BLAIR: But for Ernest Davis that's out of the question. He works at a Wal-Mart-owned Sam's Club in St. Louis, Missouri.
ERNEST DAVIS: I have no interest in a museum because it might be full of lies.
BLAIR: Will that kind of distrust of Wal-Mart spill over to the museum? The Crystal Bridges staff insists there is no connection between the two.
BACIGALUPI: I don't feel aligned with the corporation at all.
BLAIR: Don Bacigalupi says no one at Wal-Mart is involved in the museum's daily operations, and Alice Walton invested her own money to build Crystal Bridges. Of course her fortune is built on Wal-Mart stock.
Lorraine Millot is a writer for the French newspaper Liberation.
LORRAINE MILLOT: Even if it's not called Wal-Mart Museum, it is Wal-Mart'smoney.
BLAIR: Millot was also on the recent press tour in Bentonville.
MILLOT: It's a very nice museum. It's a place of pure beauty. It's just the very opposite of everything Wal-Mart is doing. It's the focus of the museum is on American art, whereas Wal-Mart stores focus on cheap imports from China.
BLAIR: Now, throughout history, wealthy arts patrons have helped build cultural institutions: Andrew Carnegie, Henry Clay Frick, more recently Eli Broad.
Before coming to Crystal Bridges, Kevin Murphy was a curator at the Huntington Library, Art Collections and Botanical Gardens in California.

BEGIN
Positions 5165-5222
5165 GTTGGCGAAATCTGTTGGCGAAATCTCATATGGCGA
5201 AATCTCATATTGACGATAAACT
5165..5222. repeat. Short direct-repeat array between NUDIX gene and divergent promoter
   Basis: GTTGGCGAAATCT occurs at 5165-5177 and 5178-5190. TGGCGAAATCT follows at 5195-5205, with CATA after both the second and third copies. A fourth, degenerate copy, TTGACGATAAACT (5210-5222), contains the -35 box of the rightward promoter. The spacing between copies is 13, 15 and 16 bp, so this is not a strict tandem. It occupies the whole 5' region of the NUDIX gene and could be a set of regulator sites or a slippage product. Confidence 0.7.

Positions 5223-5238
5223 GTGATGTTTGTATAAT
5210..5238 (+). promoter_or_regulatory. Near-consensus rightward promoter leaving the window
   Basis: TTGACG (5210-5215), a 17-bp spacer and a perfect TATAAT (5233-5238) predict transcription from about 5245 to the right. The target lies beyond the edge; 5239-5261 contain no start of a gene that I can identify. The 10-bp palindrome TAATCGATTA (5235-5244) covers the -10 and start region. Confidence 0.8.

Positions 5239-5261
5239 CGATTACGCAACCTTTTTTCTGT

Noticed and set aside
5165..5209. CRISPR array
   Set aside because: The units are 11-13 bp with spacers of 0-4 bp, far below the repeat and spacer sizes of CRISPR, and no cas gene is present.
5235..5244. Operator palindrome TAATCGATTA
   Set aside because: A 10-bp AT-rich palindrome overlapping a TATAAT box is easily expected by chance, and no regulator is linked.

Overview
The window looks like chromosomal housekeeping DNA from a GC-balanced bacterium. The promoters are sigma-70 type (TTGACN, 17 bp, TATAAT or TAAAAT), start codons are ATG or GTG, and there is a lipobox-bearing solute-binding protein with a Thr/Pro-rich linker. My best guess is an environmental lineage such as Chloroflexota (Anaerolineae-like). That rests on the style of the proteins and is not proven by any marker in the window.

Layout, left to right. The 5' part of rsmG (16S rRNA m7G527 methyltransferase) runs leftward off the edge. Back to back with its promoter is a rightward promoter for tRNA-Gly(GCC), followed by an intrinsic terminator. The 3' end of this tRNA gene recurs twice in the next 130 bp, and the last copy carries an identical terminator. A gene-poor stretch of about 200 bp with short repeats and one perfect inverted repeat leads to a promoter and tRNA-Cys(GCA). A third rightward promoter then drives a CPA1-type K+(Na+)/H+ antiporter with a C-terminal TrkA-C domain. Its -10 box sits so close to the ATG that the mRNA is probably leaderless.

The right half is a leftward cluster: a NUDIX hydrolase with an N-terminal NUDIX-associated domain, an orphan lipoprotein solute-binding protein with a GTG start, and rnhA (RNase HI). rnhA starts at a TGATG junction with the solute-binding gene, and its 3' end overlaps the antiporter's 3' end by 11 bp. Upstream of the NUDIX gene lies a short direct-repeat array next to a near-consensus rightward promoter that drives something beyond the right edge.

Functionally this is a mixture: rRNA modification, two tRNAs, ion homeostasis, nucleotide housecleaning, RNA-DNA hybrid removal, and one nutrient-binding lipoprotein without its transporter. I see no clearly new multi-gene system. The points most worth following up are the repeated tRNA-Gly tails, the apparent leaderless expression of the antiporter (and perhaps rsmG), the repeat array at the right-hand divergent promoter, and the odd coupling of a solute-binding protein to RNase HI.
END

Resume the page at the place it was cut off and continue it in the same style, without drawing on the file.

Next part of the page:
KEVIN MURPHY: I mean do people not go to the Huntington because Henry Huntington was a railroad baron and, you know, was discriminatory in his practices and treated workers unfairly? I don't think people don't go to those museums because the robber barons of the Gilded Age were associated with some pretty - what one might've said were unfair practices.
BLAIR: Maybe not. But to get to Crystal Bridges, people will still have to go to Bentonville, Arkansas. Will the trip be worth their while? There is an airport which Alice Walton also helped build. There are other things to do, like hiking in the Ozarks or a side trip to the 19th century town Eureka Springs. And a visit to the real Wal-Mart Gallery, which includes Sam Walton's pick-up truck.
Elizabeth Blair, NPR News.